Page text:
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What Is the Difference Between a Limit & Stop When Selling?

Original post by Slav Fedorov of Demand Media

In addition to using market orders to sell stocks at current market prices, investors can also use limit and stop sell orders in specific situations. When used properly, limit and stop sell orders can help investors and traders maximize their profits while minimizing losses.

Limit Sell Order

In addition to using market orders to sell stocks at current market prices, investors can also use limit and stop sell orders in specific situations. When used properly, limit and stop sell orders can help investors and traders maximize their profits while minimizing losses.

How to Use Limit Sell Orders

Investors typically use limit sell orders to automatically take profits whenever a stock price reaches a specified level. This means that they do not have to watch the market in real time for fear of missing a profit. For example: An investor buys XYZ at $20 and decides that a 20 percent profit is reasonable, so he enters a limit sell order at $24. The order will only be executed if XYZ trades at $24 or higher.

Stop Sell Order

A stop sell order is an order to sell a stock if its price declines below a specified amount. It is always entered below the current market price. By placing a stop sell order, an investor is saying: sell the stock if the price declines below the level I specify. Sell stop orders are often called stop loss orders because they are used to limit stock losses (to stop them before they grow bigger) or to protect profits.

How to Use Stop Loss Orders

The rationale behind a stop loss order is that if a stock that is expected to advance declines instead, nobody knows how low it can go, so it’s best to cut your loss while it is small. For example: An investor buys XYZ at $20 expecting it to go up, but if, instead, the stock declines to $18, the investor would want to sell to avoid an even bigger loss, so he places a stop loss sell order at $18. If XYZ drops to $18, the stop loss will become a market order and will be executed at the next available price. If XYZ never declines to $18, the stock is never sold. An investor can continue to use stop loss orders to protect his paper profits. If XYZ advances to $24, the investor could move his stop loss up to $22, protecting his profit but keeping the stock for more potential gains.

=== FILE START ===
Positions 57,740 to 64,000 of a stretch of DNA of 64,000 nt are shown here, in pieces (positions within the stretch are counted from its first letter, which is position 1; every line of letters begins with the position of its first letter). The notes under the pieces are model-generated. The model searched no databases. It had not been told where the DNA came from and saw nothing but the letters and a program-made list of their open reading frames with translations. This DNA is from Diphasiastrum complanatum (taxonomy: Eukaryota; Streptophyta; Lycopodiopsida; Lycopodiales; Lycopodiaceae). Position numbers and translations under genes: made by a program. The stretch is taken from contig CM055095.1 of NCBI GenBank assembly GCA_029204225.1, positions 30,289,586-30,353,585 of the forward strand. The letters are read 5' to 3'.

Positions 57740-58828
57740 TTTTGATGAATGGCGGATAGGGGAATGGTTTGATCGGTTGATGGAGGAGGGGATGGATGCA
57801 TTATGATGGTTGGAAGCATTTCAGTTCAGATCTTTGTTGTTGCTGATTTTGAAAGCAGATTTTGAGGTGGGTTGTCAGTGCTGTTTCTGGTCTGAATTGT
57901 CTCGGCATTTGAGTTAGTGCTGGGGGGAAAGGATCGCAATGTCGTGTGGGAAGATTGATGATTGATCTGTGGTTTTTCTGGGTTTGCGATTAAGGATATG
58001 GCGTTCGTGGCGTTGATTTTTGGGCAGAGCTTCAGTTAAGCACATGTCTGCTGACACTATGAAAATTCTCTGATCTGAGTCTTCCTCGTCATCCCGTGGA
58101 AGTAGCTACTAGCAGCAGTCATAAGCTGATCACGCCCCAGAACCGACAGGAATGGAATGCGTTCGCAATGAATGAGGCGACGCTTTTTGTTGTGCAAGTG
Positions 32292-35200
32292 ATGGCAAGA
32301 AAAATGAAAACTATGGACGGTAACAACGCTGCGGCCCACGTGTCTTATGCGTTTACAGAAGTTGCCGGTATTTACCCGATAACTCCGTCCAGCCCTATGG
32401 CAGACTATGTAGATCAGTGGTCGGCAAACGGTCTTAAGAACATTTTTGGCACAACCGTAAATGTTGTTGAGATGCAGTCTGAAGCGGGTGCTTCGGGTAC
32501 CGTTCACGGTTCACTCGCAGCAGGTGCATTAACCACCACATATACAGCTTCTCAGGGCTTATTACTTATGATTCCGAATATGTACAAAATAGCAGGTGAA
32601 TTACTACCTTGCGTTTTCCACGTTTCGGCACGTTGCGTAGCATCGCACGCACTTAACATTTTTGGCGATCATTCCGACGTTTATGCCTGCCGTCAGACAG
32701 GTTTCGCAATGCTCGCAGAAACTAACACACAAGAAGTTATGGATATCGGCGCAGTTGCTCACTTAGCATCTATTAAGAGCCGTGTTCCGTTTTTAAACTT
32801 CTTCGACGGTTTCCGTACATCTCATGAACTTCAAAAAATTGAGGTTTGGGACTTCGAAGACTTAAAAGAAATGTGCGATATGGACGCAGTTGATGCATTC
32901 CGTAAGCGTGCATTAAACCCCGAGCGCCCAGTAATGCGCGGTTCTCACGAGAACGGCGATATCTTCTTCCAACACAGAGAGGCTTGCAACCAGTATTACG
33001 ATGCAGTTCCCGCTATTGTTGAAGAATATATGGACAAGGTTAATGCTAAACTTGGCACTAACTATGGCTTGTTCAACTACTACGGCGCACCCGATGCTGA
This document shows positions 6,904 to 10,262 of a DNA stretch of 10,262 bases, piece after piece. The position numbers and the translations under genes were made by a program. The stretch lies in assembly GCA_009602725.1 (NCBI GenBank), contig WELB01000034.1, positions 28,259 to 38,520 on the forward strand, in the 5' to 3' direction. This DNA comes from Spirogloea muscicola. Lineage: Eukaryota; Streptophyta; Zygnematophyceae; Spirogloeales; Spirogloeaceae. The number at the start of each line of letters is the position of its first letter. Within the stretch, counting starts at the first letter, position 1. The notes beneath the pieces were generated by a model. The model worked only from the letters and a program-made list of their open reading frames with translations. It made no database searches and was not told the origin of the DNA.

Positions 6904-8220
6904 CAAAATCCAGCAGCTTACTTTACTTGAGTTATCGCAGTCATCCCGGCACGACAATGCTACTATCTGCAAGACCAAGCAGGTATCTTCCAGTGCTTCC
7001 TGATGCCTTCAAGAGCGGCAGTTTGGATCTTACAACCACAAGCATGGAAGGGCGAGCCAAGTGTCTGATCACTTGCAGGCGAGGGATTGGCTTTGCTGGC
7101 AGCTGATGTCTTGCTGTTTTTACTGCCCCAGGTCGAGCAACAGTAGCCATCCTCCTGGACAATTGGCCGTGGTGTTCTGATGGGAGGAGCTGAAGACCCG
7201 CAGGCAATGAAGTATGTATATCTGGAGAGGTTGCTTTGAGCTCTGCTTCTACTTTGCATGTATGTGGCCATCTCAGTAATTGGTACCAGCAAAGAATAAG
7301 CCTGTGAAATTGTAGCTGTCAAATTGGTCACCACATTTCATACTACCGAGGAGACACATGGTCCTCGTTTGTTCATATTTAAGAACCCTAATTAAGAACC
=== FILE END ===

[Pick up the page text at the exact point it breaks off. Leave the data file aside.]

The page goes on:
References

  • “PassTrak Series 7: General Securities Representative License Exam”; Dearborn Financial Services; 2003
  • “Stan Weinstein’s Secrets From Profiting in Bull and Bear Markets”; Stan Weinstein; 1988
  • “When to Sell. Inside Strategies for Stock Market Profits”; Justin Mamis and Robert Mamis; 1977

About the Author

Based in San Diego, Slav Fedorov started writing for online publications in 2007, specializing in stock trading. He has worked in financial services for more than 20 years, serving as a banker, financial planner and stockbroker. Now working as a professional trader, Fedorov is also the founder of a stock-picking company.

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